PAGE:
Hotel World by Ali Smith experiments with registers, tenses and punctuation, while Guy Helminger from Luxembourg draws on the Kafkaesque narrative manner.
The no-border principle, not restricted to the EU, is of course best implemented by the stories themselves. We only need to glance at the chequered origins of the authors: the Hungarian representative, for example, was born in Rumania, while the Austrian author is a Russian Jew. Borders are likewise ignored by the literary characters themselves (the pursuit of happiness leads Ferrero’s likeable hero, Amador, through Belgium, Spain, Geneva, and Paris; the quest for a new homeland takes the protagonist of Vertlib’s Between Stations on a pilgrimage between Boston, Tel Aviv, and St. Petersburg; the cynical Paris gallery owner Ferrer of Echenoz’s novel I’m Gone even roams the North Pole) and by the imaginary worlds, such as Bodor’s Sinistra or Tulli’s Sciegi, which are no loca amoena but distinct metaphors for a socio-political reality.
We are thus faced with a map charting the spiritual realm of our broader homeland in its fullness: its cohesion, as well as its diversity and outward orientation. The stories form a single novel, a novel about the state of mind in the changing Europe of today, about the legacy of the atrocities from her common history, about the incredible soul of her people.
The series owes its existence primarily to the efforts of the translators and – often in the same person – of the authors of the accompanying studies. Many of the latter go beyond an analysis of the author and his or her oeuvre, developing into broader presentations which seek to acquaint the reader with less familiar literatures – Maltese, Luxemburger, Lithuanian, or Estonian. We have engaged some of the most esteemed and experienced translators, as well as their promising young colleagues, who will continue to enrich the fund of Slovene translations for decades to come. Doubtlessly they will soon be joined by translators from certain “minor” European languages, who could not be found for the purpose of this series: three works, Estonian, Finnish, and Latvian, are thus translated indirectly via English or French. We are particularly pleased that the youngest member states, Rumania and Bulgaria – when the series was conceived, they were still in the “waiting room” – are not represented only by first-class works but also by excellent translations, although the translator from Bulgarian had never tried her hand at literary translation before. It should also be mentioned that about a third of our translators write prose or poetry themselves.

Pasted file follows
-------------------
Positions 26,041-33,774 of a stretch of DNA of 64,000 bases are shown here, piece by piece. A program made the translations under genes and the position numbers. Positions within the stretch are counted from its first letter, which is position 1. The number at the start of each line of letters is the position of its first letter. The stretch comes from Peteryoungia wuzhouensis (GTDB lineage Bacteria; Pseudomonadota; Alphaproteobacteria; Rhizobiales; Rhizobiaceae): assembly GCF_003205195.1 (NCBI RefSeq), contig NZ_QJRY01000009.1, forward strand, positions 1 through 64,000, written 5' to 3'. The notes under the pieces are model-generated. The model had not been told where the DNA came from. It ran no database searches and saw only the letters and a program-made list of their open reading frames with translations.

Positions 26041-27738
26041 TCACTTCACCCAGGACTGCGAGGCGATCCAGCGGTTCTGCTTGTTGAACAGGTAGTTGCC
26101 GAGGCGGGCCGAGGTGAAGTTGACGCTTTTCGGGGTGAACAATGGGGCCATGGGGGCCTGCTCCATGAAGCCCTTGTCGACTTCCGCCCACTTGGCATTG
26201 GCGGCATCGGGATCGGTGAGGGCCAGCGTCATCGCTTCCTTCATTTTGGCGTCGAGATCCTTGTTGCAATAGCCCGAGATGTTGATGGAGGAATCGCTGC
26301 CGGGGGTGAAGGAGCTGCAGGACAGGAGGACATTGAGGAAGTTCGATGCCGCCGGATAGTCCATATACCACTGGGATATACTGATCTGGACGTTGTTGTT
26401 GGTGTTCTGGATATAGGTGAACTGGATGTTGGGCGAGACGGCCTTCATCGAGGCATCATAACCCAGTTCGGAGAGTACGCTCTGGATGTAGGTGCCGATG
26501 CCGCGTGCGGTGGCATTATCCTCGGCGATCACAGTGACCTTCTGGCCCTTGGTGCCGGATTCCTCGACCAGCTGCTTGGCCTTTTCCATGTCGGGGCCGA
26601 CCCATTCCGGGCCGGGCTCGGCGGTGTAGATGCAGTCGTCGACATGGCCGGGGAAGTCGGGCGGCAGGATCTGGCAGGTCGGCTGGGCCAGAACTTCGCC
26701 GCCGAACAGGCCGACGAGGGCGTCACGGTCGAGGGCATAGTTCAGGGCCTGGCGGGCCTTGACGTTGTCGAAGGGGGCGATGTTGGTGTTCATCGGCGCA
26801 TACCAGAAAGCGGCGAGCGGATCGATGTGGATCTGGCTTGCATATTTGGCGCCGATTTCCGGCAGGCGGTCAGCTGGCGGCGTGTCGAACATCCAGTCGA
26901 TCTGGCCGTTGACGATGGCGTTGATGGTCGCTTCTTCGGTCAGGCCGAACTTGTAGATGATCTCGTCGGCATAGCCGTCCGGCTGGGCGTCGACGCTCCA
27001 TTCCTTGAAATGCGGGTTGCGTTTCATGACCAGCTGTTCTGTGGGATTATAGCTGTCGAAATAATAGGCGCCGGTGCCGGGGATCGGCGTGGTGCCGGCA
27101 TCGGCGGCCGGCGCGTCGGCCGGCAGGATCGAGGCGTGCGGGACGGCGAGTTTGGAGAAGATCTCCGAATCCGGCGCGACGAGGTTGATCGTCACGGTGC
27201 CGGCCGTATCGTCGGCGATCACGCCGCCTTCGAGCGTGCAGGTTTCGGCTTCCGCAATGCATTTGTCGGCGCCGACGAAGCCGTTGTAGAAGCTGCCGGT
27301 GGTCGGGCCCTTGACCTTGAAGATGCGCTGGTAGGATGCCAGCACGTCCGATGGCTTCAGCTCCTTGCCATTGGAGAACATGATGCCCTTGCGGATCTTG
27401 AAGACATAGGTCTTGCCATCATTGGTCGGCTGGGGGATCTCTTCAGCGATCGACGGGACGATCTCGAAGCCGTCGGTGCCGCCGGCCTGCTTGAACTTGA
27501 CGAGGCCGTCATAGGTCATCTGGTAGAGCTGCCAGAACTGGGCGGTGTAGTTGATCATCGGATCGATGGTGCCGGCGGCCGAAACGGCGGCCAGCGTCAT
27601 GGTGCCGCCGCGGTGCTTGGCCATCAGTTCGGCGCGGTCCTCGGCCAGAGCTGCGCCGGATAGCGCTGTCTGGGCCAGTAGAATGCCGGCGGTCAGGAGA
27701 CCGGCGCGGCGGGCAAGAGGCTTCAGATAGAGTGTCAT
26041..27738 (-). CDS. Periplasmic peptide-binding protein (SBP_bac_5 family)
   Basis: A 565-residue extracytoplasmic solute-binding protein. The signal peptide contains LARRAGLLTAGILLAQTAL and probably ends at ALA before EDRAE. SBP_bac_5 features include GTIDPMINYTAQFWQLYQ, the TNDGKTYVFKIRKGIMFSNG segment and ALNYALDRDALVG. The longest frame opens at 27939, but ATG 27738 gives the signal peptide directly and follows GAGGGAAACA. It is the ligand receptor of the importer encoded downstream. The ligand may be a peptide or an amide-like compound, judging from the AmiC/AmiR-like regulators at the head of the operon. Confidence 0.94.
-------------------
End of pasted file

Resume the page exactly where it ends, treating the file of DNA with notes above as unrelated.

Let us conclude with some statistics.
The works comprising the series, the Slovene contribution included, have been written in 21 out of the 23 official EU languages. This is because Malta and Ireland, whose official languages are Maltese and Irish (Gaelic) in addition to English, are represented by authors writing in English.
All authors are still active, regardless of their age. The oldest, Ludvík Vaculík from the Czech Republic, will celebrate his 82nd birthday this year, while 34-year-old Florin Lăzărescu from Rumania is the youngest.
While the Euroman authors include only 6 women writers, the translators’ group displays the inverse ratio, with 21 works translated into Slovene by women.
Apart from the 26 original authors, the series has been shaped by 46 immediate co-workers: 26 translators, 6 authors of accompanying studies, 7 editors, 3 designers, 3 technical editors, and, of course, the Slovene writer Drago Jančar.
The series as a whole runs to slightly less than 5,400 pages (cca. 340 printer’s sheets), with an average of 200 pages per book.
About the publisher.
Ever since its foundation in 1996, the Modrijan Publishing House has been run by Director Branimir Nešović, a BA in history and sociology, who formerly worked as a journalist and briefly also as an editor of history textbooks.
The bulk of Modrijan editions consists of textbook literature: textbooks and workbooks in several fields, particularly physics, mathematics, geography, history, and most recently Slovene. In addition, the firm has maintained a steady supply of reference materials, both original and translated, lately including the most demanding types as well: lexicons and dictionaries.
After publishing a handful of works from classical antiquity, Modrijan launched in 2004 a regular programme of literary fiction, especially contemporary prose in translation. The original number of titles – three or four a year – soon doubled, while the year 2008 will expand the Modrijan literary fiction programme by over 40 new titles, including 27 novels from the Euroman series.
Today, the firm employs a staff of thirty and a number of freelance workers.